The Nobel Prize in Physiology or Medicine has been awarded today to two scientists whose groundbreaking work led to the development of a class of immunotherapies called checkpoint inhibitors that work by releasing the brakes on the immune system.
James P. Allison, Ph.D., chair of department of immunology at MD Anderson Cancer Center in Houston and director of the Cancer Research Institute Scientific Advisory Council, and Tasuku Honjo, M.D., Ph.D., of Kyoto University School of Medicine for Advanced Study and a professor in the department of immunology and genomic medicine at Kyoto University in Japan, shared the honor.
These game changing therapies, now approved for multiple types of cancers, work by blocking certain proteins that suppress the immune system and allow the cancer cells to hide from the body’s T cells. By blocking the ability of these proteins on the T cells to bind to other proteins on the surface of tumor cells, the T cells are unleashed to track down and kill the cancer cells.
The first immune checkpoint inhibitor was FDA approved in 2011 to treat metastatic melanoma. This approval was followed by others to treat solid tumors such as metastatic non-small-cell lung cancer, squamous cell carcinoma, head and neck cancers, bladder cancer, kidney cancer, urinary tract cancer and others. The first immune checkpoint inhibitor for patients with a blood cancer was approved in 2016 for treatment of Hodgkin lymphoma (HL).
LLS supported key laboratory work to indicate that one of the checkpoint inhibitors might work well in this disease…and it did! There are now two approved checkpoint inhibitors to treat HL, one of which is also approved to treat a rare type of non-Hodgkin lymphoma. The Leukemia & Lymphoma Society (LLS) has, and continues to fund multiple research projects pursuing further understanding of the utility of checkpoint inhibitors in several types of blood cancers.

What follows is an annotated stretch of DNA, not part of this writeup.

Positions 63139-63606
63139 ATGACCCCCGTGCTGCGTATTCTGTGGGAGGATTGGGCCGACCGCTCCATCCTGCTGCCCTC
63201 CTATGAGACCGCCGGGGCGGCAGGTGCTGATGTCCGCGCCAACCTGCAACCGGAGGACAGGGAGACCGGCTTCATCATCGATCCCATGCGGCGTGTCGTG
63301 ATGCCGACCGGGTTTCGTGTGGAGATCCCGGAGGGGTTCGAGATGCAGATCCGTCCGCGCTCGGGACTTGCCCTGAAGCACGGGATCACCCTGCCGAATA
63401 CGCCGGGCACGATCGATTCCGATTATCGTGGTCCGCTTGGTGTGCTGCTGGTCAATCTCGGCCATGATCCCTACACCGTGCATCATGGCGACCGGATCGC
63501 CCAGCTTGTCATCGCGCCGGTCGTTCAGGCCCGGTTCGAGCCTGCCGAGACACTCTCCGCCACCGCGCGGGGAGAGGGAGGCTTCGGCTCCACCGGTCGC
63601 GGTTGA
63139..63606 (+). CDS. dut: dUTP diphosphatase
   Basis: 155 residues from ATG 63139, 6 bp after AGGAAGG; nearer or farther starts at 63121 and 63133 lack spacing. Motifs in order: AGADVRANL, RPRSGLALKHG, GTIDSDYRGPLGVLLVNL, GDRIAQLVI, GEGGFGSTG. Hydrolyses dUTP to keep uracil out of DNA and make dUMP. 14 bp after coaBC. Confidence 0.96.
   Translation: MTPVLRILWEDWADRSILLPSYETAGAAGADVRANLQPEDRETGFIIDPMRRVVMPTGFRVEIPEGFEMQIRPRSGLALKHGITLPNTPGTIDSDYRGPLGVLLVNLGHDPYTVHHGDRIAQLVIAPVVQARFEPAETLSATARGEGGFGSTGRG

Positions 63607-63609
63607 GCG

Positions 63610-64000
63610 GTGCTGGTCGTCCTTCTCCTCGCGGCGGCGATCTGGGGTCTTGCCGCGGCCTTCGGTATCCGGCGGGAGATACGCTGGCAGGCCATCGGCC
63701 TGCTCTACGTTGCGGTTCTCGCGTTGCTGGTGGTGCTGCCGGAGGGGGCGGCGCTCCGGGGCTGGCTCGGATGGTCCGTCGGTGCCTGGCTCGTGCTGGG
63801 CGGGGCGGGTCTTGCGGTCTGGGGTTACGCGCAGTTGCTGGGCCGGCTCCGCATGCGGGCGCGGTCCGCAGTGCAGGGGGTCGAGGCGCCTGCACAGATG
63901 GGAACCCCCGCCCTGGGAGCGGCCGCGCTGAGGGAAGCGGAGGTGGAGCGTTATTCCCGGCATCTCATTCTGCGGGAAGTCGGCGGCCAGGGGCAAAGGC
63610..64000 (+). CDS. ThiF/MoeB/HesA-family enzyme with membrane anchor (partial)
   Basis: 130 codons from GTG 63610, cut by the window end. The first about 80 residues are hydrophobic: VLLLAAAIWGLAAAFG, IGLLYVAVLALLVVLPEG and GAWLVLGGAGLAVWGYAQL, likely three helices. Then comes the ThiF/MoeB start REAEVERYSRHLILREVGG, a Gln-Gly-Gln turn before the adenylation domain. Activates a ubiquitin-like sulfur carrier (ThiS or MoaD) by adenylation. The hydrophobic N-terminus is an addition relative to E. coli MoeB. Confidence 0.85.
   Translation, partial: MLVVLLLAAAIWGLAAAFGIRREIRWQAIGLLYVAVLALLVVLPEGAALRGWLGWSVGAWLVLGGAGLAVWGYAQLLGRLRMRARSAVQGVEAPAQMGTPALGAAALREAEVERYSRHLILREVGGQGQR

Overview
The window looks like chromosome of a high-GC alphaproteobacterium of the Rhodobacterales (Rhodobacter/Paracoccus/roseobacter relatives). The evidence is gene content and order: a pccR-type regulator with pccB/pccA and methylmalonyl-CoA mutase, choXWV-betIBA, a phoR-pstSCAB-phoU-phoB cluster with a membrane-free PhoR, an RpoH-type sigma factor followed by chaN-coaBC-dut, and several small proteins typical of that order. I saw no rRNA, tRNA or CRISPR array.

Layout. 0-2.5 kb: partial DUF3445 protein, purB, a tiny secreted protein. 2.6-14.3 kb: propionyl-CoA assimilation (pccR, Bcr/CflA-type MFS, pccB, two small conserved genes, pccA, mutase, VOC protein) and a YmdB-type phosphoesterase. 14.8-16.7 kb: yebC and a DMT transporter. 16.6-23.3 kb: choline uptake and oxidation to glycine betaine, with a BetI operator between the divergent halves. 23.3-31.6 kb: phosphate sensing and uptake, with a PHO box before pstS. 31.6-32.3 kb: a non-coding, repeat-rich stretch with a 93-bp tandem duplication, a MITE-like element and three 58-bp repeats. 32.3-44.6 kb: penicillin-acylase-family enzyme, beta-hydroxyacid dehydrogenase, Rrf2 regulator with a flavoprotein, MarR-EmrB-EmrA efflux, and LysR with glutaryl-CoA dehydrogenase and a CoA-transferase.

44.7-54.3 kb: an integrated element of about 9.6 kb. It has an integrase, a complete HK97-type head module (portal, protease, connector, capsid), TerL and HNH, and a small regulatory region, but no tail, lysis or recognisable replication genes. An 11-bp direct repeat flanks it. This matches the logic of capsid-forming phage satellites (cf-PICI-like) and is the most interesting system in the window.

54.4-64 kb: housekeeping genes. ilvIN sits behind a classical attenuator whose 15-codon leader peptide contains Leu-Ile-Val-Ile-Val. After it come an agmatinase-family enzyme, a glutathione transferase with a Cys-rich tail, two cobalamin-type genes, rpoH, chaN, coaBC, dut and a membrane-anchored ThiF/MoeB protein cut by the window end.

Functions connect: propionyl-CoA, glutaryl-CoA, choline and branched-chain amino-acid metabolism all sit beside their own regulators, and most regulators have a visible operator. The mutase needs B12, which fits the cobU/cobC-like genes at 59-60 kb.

Allison’s discoveries led to the development of the first FDA-approved checkpoint immunotherapy, the anti-CTLA-4 antibody known as ipilimumab (Yervoy®).
Honjo discovered another immune blocking protein called programmed cell death protein-1 (PD-1). FDA-approved therapies that target PD-1 Include pembrolizumab (Keytruda®) and nivolumab (Opdivo®).
While this particular approach to immunotherapy got its start in the solid tumors, the concept of boosting and deploying the immune system to fight cancer has its roots in blood cancer research, beginning with bone marrow cell transplantation in the 1950s. LLS has supported two other foundational concepts in immunotherapy. The first one is the use of antibodies that bind to and disable specific proteins on the surface of the cancer cells, thus allowing the immune system’s cells to swarm and kill the cancer cells.
These immune checkpoint inhibitors in today’s news are a type of antibody therapy. The first antibody therapy approved for use in cancers was rituximab (Rituxan ®), approved in 1997 to treat non-Hodgkin lymphoma, and later for chronic lymphocytic leukemia (CLL) and autoimmune diseases such as rheumatoid arthritis. This was quickly followed by the approval of trastuzumab (Herceptin ®) in 1998 by the FDA. Since then, dozens others have followed for multiple types of cancers.
The second effort is to genetically engineer T cells to selectively identify tumor cells and become super-activated upon binding to the tumor cells. This treatment, chimeric antigen receptor (CAR) T cell therapy, was developed for blood cancers over the past 20 years and is now approved to treat acute lymphoblastic leukemia and some types of large B-cell non-Hodgkin lymphoma.
Immunotherapy has become a mainstay therapy to treat blood cancers and other cancers. We salute Drs. Allison and Honjo for their contribution to science and medicine. Your support will enable LLS to maximize the impact of this work to its fullest in this rapidly emerging field of discovery.